You turn up, you pay your £30 for a ticket. How much rugby do you expect to watch? If you said 80 minutes, I have some disappointing news. In the Premiership last year, the average match had 38 minutes of ball in play time. That is, in the 80 minutes of the match, just 38 of those had rugby played. The other 42 minutes were spent waiting for lineouts to form, kicks at goal to happen, and teams to decide what they were going to do when awarded a penalty.
That might sound outrageous. Are we being short changed as fans? Certainly, the modern trend has been towards wanting more and more ball in play time. It’s understandable, the more ball in play, the better, surely? I don’t think it’s that simple. Ball in play matters, but it’s not a case of more making games better. Let’s look at why that is.
To begin, let’s put ball in play time into context. 38 minutes might not sound like a lot, but it’s a huge amount more than we had it in the past. The 1995 World Cup averaged just under 26 minutes of ball in play time. The 2019 World Cup had the most ever at 34 minutes. If current club trends continue into the international game, the 2023 World Cup should eclipse that by at least 10%.
In the eight years between 1995 and 2003, six minutes were added to the World Cup ball in play time. In the eight years after that just 14 seconds were added. The pace has quickened since then but it does look like rugby is nearing its ceiling, unless drastic changes are made. Those are drastic changes which frequently get aired. Why not stop the clock until the scrum is complete, or the ball is kicked, or the lineout is taken? Rugby could quite easily get to the 55 minutes of ball in play time that football enjoys if it did that. But, there are a number of reasons why rugby shouldn’t go down that route.
Take American Football. The ball in play there is outrageously low, just 11 minutes, however it is thriving. It’s thriving because the action per minute of ball in play is very high.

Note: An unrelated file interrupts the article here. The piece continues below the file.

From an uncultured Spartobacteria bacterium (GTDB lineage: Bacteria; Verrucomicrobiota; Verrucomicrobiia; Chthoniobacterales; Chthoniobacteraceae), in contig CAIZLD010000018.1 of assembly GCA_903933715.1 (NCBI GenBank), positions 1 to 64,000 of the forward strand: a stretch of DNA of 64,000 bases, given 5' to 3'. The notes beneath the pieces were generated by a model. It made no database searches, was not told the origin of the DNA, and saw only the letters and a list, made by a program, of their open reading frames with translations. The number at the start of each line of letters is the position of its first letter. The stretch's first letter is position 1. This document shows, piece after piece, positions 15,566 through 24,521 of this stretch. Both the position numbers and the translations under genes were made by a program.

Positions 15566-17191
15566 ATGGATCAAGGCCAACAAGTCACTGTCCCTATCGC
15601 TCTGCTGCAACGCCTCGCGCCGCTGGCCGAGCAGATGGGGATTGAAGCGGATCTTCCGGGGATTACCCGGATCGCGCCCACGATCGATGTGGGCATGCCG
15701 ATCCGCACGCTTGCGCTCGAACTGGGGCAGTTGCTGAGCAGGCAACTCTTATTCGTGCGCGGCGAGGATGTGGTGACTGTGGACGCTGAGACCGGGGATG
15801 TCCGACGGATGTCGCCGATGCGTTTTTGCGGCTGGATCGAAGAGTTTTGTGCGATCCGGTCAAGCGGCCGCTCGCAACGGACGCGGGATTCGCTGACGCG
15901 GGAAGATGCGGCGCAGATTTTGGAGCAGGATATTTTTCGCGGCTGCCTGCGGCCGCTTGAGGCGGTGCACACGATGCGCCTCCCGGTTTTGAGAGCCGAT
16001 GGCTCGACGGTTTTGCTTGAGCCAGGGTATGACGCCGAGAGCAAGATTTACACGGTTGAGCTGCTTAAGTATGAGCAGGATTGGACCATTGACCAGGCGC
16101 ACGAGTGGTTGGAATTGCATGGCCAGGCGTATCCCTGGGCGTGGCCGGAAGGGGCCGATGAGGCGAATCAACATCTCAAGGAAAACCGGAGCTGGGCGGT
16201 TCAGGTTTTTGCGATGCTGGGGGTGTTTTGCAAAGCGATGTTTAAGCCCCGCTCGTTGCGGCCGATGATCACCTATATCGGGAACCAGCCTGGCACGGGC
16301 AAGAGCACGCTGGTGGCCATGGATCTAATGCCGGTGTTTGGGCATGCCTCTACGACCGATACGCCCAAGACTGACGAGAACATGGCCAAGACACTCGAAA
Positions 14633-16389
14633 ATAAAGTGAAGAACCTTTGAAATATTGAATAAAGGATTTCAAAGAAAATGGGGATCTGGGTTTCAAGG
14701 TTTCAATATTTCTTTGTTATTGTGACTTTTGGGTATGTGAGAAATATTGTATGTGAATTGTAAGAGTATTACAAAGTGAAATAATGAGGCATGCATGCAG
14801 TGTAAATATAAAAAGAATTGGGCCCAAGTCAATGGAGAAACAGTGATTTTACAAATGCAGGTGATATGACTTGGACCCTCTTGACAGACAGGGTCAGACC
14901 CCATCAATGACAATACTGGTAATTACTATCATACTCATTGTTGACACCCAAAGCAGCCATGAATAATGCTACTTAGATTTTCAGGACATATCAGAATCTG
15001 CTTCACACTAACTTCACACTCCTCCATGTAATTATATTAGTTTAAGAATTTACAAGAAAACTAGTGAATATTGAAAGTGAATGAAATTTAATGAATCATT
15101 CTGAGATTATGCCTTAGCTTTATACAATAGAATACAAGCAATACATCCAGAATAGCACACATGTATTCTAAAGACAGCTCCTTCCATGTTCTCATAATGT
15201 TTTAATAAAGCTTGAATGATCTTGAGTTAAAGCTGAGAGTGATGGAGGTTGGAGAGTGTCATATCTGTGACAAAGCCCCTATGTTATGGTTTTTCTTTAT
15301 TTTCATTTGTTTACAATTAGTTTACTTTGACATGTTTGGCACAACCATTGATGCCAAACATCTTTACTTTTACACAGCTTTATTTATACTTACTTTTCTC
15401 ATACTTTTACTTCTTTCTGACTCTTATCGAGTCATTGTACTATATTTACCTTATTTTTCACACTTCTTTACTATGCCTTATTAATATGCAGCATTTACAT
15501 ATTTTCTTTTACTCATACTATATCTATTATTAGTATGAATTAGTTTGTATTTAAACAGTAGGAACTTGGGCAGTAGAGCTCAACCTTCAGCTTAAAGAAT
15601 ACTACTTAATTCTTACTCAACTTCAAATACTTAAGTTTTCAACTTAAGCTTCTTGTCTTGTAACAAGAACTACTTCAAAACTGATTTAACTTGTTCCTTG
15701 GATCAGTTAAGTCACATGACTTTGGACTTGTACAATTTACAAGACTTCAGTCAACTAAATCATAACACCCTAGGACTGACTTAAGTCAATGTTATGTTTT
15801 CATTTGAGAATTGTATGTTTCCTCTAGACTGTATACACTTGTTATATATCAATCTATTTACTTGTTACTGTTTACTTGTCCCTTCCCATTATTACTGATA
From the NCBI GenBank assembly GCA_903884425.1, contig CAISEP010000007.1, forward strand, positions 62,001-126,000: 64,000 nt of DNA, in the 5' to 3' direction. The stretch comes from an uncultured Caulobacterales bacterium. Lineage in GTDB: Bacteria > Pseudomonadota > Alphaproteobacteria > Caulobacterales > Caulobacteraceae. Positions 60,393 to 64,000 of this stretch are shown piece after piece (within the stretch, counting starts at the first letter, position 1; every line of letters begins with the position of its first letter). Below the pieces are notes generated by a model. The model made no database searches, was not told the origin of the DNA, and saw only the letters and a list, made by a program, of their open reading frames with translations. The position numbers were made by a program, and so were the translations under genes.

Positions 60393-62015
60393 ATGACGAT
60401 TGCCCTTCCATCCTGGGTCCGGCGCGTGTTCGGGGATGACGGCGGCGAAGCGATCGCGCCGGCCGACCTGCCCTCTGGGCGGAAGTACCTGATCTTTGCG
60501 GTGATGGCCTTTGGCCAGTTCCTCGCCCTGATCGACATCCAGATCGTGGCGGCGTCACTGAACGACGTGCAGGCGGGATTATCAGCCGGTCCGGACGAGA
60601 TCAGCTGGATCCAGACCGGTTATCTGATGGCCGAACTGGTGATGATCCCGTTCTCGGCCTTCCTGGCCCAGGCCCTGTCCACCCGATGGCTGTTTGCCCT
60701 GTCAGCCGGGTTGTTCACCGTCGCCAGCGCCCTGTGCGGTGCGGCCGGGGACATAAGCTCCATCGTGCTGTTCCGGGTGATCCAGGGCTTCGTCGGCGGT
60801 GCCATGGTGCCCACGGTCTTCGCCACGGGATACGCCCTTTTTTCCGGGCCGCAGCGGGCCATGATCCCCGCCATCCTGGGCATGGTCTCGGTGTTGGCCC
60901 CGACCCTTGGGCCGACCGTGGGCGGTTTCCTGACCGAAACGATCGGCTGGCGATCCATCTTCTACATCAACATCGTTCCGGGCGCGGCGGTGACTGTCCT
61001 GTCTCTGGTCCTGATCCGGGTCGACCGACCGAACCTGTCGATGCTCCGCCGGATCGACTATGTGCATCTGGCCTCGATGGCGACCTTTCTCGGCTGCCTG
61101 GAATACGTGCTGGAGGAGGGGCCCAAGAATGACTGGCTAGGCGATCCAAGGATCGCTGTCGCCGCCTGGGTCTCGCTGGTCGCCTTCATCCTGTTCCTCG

The first is practical. The Premiership final lasted 1 hour 58 minutes, 1 hour 43 minutes if you remove the half time break. Adding at least another 20 minutes by stopping the clock would turn long games into marathon tests of endurance for the fans at home and in the stadium. It also makes game lengths harder to predict. Currently games last roughly the same amount of time as one another, the ball in play time just changes. However, if the clock was to stop more frequently then matches in poor weather with plenty of scrum stoppages could take vastly longer than matches in good conditions. That makes it almost impossible to televise.
Fundamentally, there is a bigger issue with the constant hunt for more and more ball in play time; more isn’t always better. There are two factors that really matter; ball in play time and action per minute of ball in play. Take American Football. The ball in play there is outrageously low, just 11 minutes, however it is thriving. It’s thriving because the action per minute of ball in play is very high. Football is also thriving, and does have a lot of ball in play time, but few people admitted to enjoying watching Spain pass the ball back and forth under limited stress at the World Cup. Those games had a lot of ball in play but limited action.